For Malcolm Subban, hockey is a family affair.
His last name is already well known in hockey circles thanks to older brother P.K., who just finished a standout rookie season as a defenceman with the Montreal Canadiens.
Malcolm himself is the starting goalie for the OHL's Belleville Bulls, and also played for Canada at the last winter's World Under-18 Championship.
Younger brother Jordan also plays. A defenceman like P.K., Jordan was selected fifth overall in the OHL priority draft by Belleville, with whom he will join Malcolm next season.
While his two brothers are at home on the blue line, Malcolm broke the family mold by switching to goaltender as a youngster.
"We were all defencemen," said the middle Subban. "I just had a passion for goalie growing up watching all the Don Cherry tapes.
"My dad was my coach and when I was 12 he finally let me become a goaltender and it took off from there."
Malcolm is one of 36 top prospects eligible for the 2012 NHL Entry Draft participating in the NHL's Research, Development, and Orientation Camp this week at the MasterCard Centre in Toronto.
The camp gives NHL scouts and executives a chance to evaluate potential rule changes but also lets teams evaluate some of the best upcoming talent.
"It gives the (general) managers and scouting directors a real opportunity to say 'here's where these kids are at in August'," explained TSN hockey Analyst Craig Button. "Then they can see where they got better or where they haven't seen progress.
"It becomes a real strong collaboration."
For Malcolm it is a chance to showcase his talents, against top competition, for potential NHL suitors.
"Everyone is trying to impress the scouts," said Subban. "But also you have to not try and do too much and just play your game and not modify too much for the scouts."
Having watched his older brother go through the process of being drafted and turning pro has also helped Malcolm avoid getting caught up in all the attention.
"I guess I have an advantage that way with P.K. being older and being able to guide me," he said. "If I have any questions I can ask him."
In turn, Malcolm also gets to help younger brother Jordan adjust to life in the OHL.
"He's already been asking me some stuff cause he's a rookie and I think more will come."
Malcolm's position may differ from his brothers, but he shares many of the same attributes that helped P.K. become so successful in his first NHL campaign.
In the shootout following the second scrimmage on Wednesday, Subban stopped all five shooters he faced including a highlight reel stick-save on potential 2012 first overall pick Nail Yakupov.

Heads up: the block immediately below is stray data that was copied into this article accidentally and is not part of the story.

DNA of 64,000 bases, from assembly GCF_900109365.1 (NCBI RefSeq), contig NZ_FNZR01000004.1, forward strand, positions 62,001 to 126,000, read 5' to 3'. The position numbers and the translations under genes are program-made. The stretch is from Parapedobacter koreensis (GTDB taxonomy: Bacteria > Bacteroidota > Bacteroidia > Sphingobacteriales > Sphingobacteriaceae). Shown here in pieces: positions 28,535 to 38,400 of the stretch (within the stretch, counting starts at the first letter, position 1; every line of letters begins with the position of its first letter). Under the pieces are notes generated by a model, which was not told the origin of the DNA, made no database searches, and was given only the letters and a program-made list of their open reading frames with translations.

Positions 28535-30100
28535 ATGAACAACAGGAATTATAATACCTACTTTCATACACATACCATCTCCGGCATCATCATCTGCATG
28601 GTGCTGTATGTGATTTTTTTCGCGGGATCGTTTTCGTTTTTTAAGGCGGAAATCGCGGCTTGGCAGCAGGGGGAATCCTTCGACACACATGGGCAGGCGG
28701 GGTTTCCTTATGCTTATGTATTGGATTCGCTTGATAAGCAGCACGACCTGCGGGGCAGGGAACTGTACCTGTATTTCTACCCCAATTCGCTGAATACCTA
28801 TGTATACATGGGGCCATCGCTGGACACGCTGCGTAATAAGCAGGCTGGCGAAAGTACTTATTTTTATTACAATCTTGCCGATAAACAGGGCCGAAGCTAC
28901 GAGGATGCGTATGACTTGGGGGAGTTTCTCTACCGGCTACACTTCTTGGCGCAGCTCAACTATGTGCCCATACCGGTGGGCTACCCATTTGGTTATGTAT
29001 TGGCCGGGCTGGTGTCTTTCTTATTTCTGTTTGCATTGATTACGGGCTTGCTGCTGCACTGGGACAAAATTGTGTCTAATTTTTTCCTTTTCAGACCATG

"It speaks to Malcolm's great athleticism," said Button of the save. "Yakupov had him right off his feet but Malcolm is such a terrific athlete that he was able to recover and make the save.
"More importantly that speaks to his competitiveness."
In his first season in the Ontario Hockey League, Subban went 10-17-2 with a 3.16 goals-against average and .900 save percentage for the Bulls. He was also the only 2012 draft-eligible goaltender to be invited to Hockey Canada's Summer Under-20 goaltending camp.
With a solid season in Belleville next season Malcolm could potentially one-up his big brother by being taken in the first round of the 2012 NHL Draft. P.K. was selected in the second round (43rd overall) in 2007.
Malcolm isn't about to say he's better than big brother though, yet.
"I think I've got a lot of work to do to stop him," said Malcolm.
Especially if P.K. is able to get off his favourite shot.
"Definitely (on) the slapshot from the hashmarks it's not too fun to be in net," he laughed. "I just try my best."
Subban isn't the only player at camp with hockey in the family blood. Miles Koules, a forward for the U.S. Under-18 team, is the son of Oren Koules, who played for six different WHL teams and is a former part-owner of the Tampa Bay Lightning. Koules scored two goals and had an assist in the second scrimmage on Wednesday as his Dad proudly fist-pumped from the stands.
Alex Gudbranson's older brother Erik was selected third overall by the Florida Panthers in 2010, while Brendan Gaunce's older brother Cameron was selected 50th overall by the Colorado Avalanche in 2008.